This post is about making the base and its two routed layers.
Here I’m routing the air distributing plane, with my Dremel fitted with a tile router base and a downcutting bit, which prevents cutting all the way across the MDF in case the bit comes loose and keeps the edges of the routed channels nice and sharp.
I sized my air channels wide enough that I don’t have to be really picky about their exact width, as long as Bernouilli’s law is respected (that’s why the intake path is wider than the following paths). Long story short, to get even pressure on the outlets, you have to have equal pressure along the air paths. Not rocket science, even though it’s part of what actually makes rocket science ;)
After 14 minutes of routing, I have my air distribution layer done and ready to be sanded. I will seal it later, once the base is fully assembled, with liquid varnish, force fed into it, then blown out with pressured air. This will ensure that no moisture gets trapped here and no molds already present in there can develop.
The top layer of the base receives its template. I switch the Dremel to the plunge router attachment, and drill out the 2 mm air outlets to the petri dishes. The central 1mm air outlets are drilled and slightly countersunk at a 45 degree angle to force the airflow towards the output filter intake.
Here you can see the light peeking through one of the central outlets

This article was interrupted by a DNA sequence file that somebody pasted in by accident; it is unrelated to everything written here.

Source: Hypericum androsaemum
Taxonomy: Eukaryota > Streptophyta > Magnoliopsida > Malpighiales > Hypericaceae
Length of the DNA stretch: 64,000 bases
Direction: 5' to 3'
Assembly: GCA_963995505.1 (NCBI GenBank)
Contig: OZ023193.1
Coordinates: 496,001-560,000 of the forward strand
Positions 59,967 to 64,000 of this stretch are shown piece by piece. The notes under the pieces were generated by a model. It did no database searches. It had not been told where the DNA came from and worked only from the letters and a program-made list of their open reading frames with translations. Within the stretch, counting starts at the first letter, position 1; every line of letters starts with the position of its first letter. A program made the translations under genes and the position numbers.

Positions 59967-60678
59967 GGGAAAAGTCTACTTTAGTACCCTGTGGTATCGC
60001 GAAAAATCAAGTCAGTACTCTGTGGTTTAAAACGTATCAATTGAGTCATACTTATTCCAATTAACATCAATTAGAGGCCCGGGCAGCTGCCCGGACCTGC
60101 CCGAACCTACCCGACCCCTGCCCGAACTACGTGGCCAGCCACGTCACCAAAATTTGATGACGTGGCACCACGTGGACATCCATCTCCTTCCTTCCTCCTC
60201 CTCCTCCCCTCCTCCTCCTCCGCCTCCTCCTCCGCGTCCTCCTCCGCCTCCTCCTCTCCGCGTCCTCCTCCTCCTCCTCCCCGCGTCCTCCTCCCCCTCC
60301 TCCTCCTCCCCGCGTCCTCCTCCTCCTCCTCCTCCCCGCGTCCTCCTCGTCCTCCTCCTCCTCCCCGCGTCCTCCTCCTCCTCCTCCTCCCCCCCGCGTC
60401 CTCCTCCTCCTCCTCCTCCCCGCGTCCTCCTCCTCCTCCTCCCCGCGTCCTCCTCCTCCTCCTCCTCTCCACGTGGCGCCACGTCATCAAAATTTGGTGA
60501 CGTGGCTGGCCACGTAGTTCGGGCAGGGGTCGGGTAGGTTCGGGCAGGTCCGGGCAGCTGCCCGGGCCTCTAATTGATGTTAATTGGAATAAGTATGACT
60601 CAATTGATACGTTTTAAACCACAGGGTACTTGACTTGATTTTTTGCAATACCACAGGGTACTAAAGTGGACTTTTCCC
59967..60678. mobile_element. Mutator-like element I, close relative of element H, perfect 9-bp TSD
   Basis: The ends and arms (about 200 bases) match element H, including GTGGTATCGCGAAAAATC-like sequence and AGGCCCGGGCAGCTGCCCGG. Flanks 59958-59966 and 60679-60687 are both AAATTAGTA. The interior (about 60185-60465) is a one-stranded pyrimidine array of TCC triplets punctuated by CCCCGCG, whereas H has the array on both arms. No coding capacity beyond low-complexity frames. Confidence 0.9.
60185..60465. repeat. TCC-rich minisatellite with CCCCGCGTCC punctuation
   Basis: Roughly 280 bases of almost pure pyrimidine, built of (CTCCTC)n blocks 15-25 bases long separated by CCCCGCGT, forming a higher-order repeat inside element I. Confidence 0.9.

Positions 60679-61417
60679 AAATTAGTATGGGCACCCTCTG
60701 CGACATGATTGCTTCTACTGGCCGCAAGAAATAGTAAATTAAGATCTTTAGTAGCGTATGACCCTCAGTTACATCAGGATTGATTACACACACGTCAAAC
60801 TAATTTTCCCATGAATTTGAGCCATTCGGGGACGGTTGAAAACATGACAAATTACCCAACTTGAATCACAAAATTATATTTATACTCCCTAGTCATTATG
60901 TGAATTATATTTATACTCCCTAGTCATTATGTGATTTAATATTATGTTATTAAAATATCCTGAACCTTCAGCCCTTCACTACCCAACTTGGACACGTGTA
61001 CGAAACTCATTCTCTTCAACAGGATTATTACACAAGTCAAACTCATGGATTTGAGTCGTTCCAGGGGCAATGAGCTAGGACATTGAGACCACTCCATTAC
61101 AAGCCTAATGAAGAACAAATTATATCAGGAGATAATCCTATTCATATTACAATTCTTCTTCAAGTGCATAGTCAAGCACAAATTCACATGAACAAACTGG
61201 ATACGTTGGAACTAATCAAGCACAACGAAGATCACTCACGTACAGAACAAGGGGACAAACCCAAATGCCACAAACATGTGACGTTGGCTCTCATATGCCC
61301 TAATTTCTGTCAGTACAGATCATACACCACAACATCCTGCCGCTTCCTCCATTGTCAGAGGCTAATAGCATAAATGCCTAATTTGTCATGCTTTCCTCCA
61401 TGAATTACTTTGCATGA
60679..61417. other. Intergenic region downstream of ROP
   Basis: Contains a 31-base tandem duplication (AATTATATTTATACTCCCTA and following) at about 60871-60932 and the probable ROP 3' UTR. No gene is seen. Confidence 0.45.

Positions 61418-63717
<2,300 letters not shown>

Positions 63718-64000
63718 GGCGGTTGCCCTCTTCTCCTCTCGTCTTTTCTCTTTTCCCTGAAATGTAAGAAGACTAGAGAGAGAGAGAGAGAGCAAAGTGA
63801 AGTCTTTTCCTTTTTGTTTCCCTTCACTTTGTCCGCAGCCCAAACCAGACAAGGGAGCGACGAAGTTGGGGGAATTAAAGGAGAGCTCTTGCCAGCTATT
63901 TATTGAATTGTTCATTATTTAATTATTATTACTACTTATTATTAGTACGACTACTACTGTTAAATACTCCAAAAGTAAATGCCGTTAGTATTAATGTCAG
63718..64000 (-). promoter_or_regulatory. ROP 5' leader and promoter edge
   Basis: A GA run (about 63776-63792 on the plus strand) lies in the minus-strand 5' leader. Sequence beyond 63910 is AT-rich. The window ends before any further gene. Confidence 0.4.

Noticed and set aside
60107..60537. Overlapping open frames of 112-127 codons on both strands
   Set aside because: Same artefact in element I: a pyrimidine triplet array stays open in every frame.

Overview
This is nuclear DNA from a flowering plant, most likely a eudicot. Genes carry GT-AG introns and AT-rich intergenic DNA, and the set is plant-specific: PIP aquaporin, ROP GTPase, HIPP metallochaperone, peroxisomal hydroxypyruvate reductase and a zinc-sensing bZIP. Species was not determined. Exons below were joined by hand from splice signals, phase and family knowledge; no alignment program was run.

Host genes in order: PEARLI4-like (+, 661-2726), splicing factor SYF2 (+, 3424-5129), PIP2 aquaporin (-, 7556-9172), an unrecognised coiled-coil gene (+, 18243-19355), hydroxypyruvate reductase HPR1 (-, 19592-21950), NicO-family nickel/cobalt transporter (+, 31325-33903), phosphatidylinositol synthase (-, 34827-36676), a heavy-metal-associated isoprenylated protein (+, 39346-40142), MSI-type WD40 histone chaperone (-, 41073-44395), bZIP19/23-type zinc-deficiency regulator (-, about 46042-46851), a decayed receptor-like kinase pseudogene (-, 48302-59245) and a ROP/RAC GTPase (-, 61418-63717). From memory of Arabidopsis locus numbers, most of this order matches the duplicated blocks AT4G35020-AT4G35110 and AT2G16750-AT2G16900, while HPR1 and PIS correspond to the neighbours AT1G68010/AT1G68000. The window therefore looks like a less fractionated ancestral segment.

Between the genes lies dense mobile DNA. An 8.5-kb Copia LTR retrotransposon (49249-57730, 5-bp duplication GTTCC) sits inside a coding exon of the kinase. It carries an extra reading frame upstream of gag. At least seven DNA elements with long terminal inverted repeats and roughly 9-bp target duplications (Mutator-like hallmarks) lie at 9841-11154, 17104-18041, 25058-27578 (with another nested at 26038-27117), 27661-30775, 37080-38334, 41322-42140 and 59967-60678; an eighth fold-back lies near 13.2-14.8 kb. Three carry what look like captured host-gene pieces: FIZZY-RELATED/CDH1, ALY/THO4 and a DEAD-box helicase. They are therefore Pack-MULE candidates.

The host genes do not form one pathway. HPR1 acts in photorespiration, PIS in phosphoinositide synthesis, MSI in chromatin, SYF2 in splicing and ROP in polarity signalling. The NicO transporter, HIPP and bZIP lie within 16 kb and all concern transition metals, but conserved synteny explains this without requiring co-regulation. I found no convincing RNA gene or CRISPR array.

(I know all this probably sounds chinese to many of you… I’ll make sure to post a video of the actual airflow of the finished box, with smoke to make it visible, once all is said and done; actual visualization sure helps understand what this system is all about!)
The three layers of the base are then glued together, ensuring even pressure on all the surface. The recesses for the petri dishes are routed out after the glue has fully cured and the air distribution system is sealed. Meanwhile, the three glued layers of the base are allowed to cure overnight in the, er, press.
The routed out recesses for the petri dishes, this took some time as I only have a 2 mm aluminum machining bit for my Dremel.
A quick sanding with the same setup helps get everything smooth enough and it’s also a very easy way to remove the template residues.
Next step: build the frame.
-- Thomas - Pondering the inclusion of woodworking into physics and chemistry classes...